Me, My Dad and the End of the Rainbow is another book that has been raved about on social media. Having read Alex Gino’s books that feature and explore the LGBT+ community I was keen to see what Benjamin Dean’s debut had to offer.
Parents have a way of dropping bombshells when you are least expecting them. Whether it be the news of moving home or the arrival of a new sibling or any number of other things, you can never be prepared for the moment your parents tell you that they have something they need to talk to you about. And when Archie Albright's dad drops some life-changing news, Archie finds his life exploding into a million different pieces.
In a desperate attempt to try and piece things back together and find the answers to all of the questions that are occupying his head he rounds up his friends, Bell and Seb, and they head off to London in search of answers that they hope might lie at the end of the rainbow…
Oh, so much love for this book. It is a wonderfully colourful adventure filled with mishaps, glitter and sparkles as Archie searches for the answers to his many questions and how to remove the awkwardness that has descended between he and his dad ever since his dad came out. The story is completely believable and will be relatable to many readers who are either trying to understand their own feelings or going through the same experiences as Archie. The book is told through the voice of Archie and you immediately feel connected to him as he chatters away to you. It isn’t long before he’s sharing secrets and letting you into his life - the highs and the lows, the good times and the bad. All Archie wants is to fill the void that he feels has appeared ever since his dad revealed his news, he is trying to find the answers to the questions he doesn’t know how to ask and is seeking reassurances that his dad is not going to change or stop loving him. He is simply desperate to fix what he thinks is broken.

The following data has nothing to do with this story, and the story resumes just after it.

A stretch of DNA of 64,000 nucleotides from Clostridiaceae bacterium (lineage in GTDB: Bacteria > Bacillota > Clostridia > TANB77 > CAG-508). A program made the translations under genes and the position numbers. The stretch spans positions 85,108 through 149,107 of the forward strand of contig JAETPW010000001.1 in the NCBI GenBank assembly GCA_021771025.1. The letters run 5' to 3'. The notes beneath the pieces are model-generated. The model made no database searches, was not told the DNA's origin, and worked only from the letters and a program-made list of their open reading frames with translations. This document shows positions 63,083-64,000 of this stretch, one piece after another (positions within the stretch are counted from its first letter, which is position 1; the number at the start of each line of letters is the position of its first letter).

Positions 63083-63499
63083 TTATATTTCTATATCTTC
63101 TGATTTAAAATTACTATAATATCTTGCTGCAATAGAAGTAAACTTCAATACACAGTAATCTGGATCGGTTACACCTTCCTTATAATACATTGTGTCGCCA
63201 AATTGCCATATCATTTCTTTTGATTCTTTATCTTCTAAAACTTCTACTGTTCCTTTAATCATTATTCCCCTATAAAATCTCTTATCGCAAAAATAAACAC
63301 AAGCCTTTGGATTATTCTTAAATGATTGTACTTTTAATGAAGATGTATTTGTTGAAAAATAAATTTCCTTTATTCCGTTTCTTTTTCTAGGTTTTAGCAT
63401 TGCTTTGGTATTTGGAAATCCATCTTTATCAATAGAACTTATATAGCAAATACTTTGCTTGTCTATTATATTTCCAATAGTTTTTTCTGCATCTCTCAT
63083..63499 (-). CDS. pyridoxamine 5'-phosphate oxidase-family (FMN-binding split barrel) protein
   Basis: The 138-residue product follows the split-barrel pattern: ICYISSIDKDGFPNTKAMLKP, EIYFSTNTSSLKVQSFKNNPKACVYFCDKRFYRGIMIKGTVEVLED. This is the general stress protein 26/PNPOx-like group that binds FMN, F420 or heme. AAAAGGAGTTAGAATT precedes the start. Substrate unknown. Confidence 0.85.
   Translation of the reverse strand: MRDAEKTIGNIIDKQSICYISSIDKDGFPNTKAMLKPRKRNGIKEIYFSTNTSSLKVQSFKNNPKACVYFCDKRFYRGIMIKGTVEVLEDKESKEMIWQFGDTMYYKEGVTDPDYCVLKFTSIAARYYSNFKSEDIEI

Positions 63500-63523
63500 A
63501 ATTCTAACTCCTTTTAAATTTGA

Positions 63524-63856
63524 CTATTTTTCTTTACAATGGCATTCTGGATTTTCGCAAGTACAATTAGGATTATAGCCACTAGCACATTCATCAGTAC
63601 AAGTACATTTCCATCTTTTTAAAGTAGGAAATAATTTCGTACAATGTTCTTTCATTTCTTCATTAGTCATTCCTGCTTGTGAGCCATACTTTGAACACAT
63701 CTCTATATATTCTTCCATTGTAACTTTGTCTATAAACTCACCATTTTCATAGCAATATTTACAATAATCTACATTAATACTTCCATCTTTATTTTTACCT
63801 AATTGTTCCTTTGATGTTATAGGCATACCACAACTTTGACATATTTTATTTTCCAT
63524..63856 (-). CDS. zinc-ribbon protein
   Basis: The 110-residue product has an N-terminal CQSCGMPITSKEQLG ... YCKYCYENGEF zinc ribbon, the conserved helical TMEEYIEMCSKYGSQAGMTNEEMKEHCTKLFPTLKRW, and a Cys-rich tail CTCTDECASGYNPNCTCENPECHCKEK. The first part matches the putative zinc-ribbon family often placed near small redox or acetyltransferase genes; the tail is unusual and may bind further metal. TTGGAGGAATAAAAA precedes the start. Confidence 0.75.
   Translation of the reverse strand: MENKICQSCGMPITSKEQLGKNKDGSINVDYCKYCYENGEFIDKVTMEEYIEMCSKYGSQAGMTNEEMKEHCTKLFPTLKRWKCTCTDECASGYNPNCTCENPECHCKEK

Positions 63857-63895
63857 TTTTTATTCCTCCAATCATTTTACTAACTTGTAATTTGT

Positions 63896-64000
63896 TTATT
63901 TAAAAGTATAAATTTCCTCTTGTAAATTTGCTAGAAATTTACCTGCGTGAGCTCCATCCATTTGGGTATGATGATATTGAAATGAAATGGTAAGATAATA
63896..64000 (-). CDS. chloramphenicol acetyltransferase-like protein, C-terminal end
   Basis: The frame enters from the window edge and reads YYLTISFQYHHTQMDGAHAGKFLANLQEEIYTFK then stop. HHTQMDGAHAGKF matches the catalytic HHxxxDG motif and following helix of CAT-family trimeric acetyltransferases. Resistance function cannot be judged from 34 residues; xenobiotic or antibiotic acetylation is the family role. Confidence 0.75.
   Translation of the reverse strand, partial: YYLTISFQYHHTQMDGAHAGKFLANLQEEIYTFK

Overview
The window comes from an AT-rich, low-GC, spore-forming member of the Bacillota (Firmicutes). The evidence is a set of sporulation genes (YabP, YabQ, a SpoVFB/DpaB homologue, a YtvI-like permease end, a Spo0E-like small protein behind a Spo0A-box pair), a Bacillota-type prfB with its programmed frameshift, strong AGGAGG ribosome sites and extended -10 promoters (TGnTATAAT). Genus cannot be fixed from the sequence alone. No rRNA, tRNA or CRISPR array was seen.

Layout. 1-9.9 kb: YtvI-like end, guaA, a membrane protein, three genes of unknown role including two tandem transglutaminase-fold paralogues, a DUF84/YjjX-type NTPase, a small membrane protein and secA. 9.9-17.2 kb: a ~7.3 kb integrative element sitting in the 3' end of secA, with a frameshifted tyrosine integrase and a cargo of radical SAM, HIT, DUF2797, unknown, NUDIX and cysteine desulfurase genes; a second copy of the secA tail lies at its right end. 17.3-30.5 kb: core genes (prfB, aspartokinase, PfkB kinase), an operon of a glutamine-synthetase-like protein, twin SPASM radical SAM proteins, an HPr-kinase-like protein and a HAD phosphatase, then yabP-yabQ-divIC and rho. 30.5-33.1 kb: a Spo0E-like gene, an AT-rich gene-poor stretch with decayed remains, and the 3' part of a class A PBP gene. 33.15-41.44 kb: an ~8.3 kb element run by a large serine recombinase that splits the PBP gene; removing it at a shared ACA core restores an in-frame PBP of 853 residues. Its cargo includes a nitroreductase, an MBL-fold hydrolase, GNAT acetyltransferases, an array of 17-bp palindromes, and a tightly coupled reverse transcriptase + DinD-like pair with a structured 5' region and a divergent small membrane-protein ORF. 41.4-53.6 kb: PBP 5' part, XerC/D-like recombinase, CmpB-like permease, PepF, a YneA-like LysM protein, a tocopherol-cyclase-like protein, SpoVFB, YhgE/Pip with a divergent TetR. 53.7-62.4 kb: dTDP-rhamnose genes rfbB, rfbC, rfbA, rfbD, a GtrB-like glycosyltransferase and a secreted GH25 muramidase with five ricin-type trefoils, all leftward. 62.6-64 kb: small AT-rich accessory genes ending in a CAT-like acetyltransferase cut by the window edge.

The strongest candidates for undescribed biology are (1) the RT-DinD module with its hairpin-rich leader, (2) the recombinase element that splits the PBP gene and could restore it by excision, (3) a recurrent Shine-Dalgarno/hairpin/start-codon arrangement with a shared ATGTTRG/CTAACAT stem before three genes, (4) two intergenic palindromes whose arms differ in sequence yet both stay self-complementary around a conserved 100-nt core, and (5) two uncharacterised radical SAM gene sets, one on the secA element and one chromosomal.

Reassurances and advice come in many forms as Archie is lovingly accepted and embraced by everyone from the LGBT+community; Archie’s babysitter Oscar, a gay teenager, has a rather confusing explanation involving cake, and there are delightful drag queens and an older lesbian couple who are all keen to share their experiences and epitomise the wonderful friendliness and supportive nature of the LGBT+ community. Archie also has his two best friends, Bell and Seb, who will be there for Archie through thick and thin even if it means getting thrown in jail or being grounded forever (just a couple of worrier Seb’s many overreactions).
What Dean has written is a celebration of people and particularly the LGBT+ community. And it gives the message to readers that change does not have to be scary. Archie eventually comes to realise that beneath everything the only thing that matters is his dad is still his dad and will love him just the same. The fact that his dad is gay only becomes an issue if people make it an issue. This is touched upon very briefly when dad tells his mates that he is gay and they don’t react in such a positive and understanding way.
Bursting with more colour than a packet of Skittles, this is a heart-warming hug of a book that the world needs and it deserves to find its way into the hands of readers both young and old.
Recommended for 9+.
With thanks to Simon & Schuster Children’s and Benjamin Dean for the advanced reader copy that was received through Netgalley.